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Should Millennials Use Robo-Advisors to Manage Their Money?

09/26/2015 08:52 EDT | Updated 09/26/2016 05:12 EDT
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Caucasian business man with case of money

There has been a lot of press about these new fangled robo-advisors coming to the market and word is that it will be the preferred asset collector for millennials. So what can these new robo-advisors do that old school advisors or mutual funds can't do? Recently Power Financial invested in one of the robo-advisors providers so it seems that the old guard has an eye to these upstarts and they see that they have potential to take a bite out of their profits or market share. After the Great Recession millennials saw their parents get blown up by the big banks and now associate them with a lot of emotional pain. They now distrust them and new options are being looked at. Is a robo-advisors right for you?

What is a Robo-Advisor?

The "robo" part of the name suggests that a computer will manage your investments for you. The program manages your portfolio through algorithms that will rebalance your portfolio regularly. The positive part of the "robo" part is that it takes the emotions out of investing and therefore can stop the mass exodus of funds when the market is down and then the piling on when the market is at its top. At a higher level robots can also be destructive when algorithms and high-frequency trading go bonkers like when we have "flash crashes". Robot algorithms are becoming a big part of investing and institutional trading now.

What does it invest in?

The robo-advisors ditch active management and high priced mutual funds and use low cost ETFs (Exchange Traded Funds). The algorithms determine if the ETFs that you hold in your portfolio are bought or sold based on their calculations. It aims to always buy what is calculates is going to be the best place to invest at the right time (rebalancing). It'll move your ETFs in real estate, bond, Canadian and U.S. equity, and emerging markets around based on its investing theory to always buy low and sell high. It'll never make bets in one stock or try to take advantages of trends or short term trades. It doesn't sound fun or sexy at all but the robo-advisor group believe it works in the long run.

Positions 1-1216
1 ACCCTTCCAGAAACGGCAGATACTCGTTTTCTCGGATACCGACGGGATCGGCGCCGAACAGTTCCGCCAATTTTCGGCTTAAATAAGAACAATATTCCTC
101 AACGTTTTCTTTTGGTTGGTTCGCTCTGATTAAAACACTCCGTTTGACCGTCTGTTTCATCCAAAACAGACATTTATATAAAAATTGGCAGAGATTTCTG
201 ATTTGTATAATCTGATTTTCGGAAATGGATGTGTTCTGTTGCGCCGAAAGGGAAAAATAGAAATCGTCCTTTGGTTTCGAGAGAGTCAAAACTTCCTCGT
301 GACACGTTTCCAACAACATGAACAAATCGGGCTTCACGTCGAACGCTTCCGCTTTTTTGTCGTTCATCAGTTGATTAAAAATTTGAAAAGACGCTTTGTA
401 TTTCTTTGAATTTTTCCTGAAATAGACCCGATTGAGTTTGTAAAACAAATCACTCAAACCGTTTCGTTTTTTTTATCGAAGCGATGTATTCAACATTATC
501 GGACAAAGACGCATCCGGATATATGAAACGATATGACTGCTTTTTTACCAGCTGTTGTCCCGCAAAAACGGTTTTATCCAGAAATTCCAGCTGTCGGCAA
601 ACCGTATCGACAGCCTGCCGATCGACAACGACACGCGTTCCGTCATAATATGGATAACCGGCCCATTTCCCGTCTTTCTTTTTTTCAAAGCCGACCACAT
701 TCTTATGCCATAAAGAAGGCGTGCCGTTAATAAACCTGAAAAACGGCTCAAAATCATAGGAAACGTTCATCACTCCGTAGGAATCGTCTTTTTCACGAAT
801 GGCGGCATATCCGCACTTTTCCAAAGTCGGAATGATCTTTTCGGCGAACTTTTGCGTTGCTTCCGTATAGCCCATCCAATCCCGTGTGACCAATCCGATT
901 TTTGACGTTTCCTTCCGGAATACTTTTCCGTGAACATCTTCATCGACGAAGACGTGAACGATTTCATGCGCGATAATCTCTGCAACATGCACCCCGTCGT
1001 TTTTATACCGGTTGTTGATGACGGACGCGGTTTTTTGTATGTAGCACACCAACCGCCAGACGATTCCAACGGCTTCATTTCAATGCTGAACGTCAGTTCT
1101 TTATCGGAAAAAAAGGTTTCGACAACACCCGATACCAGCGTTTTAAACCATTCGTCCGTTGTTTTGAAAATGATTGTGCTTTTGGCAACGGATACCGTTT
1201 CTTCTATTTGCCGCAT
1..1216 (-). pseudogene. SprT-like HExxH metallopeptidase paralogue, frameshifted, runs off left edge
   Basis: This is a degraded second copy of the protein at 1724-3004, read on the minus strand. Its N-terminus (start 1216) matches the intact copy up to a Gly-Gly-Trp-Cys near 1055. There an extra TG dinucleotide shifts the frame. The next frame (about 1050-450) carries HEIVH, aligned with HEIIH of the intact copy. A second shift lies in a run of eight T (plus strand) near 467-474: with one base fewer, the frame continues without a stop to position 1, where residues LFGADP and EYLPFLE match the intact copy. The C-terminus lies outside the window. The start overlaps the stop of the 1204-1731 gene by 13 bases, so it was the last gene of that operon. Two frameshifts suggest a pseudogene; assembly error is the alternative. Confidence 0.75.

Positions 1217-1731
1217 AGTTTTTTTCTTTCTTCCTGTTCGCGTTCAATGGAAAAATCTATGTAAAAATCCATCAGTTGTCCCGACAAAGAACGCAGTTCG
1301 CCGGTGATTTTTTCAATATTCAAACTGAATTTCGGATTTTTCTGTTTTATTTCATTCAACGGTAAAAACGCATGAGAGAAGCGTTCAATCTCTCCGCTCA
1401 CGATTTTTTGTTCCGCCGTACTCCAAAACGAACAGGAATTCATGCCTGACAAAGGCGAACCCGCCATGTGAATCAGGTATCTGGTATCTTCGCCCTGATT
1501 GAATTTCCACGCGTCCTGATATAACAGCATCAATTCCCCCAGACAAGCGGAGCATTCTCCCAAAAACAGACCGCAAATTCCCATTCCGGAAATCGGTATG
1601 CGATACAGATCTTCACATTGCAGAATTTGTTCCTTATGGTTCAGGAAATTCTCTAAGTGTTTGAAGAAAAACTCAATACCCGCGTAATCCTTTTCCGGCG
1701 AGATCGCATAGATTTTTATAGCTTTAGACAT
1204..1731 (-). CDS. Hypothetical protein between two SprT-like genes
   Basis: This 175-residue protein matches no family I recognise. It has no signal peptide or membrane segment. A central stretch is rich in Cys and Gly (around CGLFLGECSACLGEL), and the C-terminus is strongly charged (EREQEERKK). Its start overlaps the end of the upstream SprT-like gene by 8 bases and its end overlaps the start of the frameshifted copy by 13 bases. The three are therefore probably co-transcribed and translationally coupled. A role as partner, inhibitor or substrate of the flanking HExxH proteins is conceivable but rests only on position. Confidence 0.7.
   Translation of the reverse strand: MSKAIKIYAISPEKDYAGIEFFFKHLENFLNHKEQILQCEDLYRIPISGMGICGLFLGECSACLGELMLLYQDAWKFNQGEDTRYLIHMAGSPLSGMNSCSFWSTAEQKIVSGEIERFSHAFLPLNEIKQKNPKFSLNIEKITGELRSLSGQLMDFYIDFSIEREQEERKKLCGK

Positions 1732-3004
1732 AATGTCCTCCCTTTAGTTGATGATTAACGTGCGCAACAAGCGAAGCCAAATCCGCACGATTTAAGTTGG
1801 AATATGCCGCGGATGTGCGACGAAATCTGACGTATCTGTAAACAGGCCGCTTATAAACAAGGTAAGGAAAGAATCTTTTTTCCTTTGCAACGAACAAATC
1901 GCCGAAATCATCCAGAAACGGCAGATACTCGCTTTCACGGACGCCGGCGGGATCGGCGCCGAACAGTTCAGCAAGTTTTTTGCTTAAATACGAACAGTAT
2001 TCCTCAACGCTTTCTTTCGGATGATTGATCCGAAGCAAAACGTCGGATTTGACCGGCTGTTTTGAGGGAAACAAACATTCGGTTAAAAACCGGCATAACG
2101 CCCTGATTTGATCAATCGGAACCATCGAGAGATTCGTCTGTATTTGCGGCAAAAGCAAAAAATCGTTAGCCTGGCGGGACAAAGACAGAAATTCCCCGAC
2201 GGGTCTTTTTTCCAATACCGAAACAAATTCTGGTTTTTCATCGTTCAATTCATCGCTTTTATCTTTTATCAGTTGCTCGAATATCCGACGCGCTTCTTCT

How much does it cost?

This is the big competitive advantage. Because the robo-advisors buy thier ETFs in bulk they pay very low costs and then pass the savings hopefully on to you. They also charge nothing if you have only up to $5,000 and then the fee is around 0.60 per cent to 0.35 per cent depending on how much money you have. Most of the robo-advisors takes the amount off your account monthly like a Netflix bill versus being taken off from the actual assets quarterly. They will also help with tax harvesting if you have enough money where it makes sense. This is where the robo-advisor sells a losing asset to offset the gains in a winning asset to lower your tax bill in non-registered tax savings accounts like an RRSP.

Are Robo-Advisors Right for Millennials?

If you have less than $5,000 it would be a great way to save for free. Investing in ETFs with the help of a robot or on your own is a great way to get a toe into the market. It could be a great option for the millions of millennials who are interested in "setting it and forgetting" it. More and more millennials go online to get Ubers, pizza, dates, and entertainment -- why not also have your money managed that way too? Here is a list of the big players in the market so far:

Nestwealth.com

WealthBar.com

WealthSimple.com

Portfolio IQ - www.questrade.com

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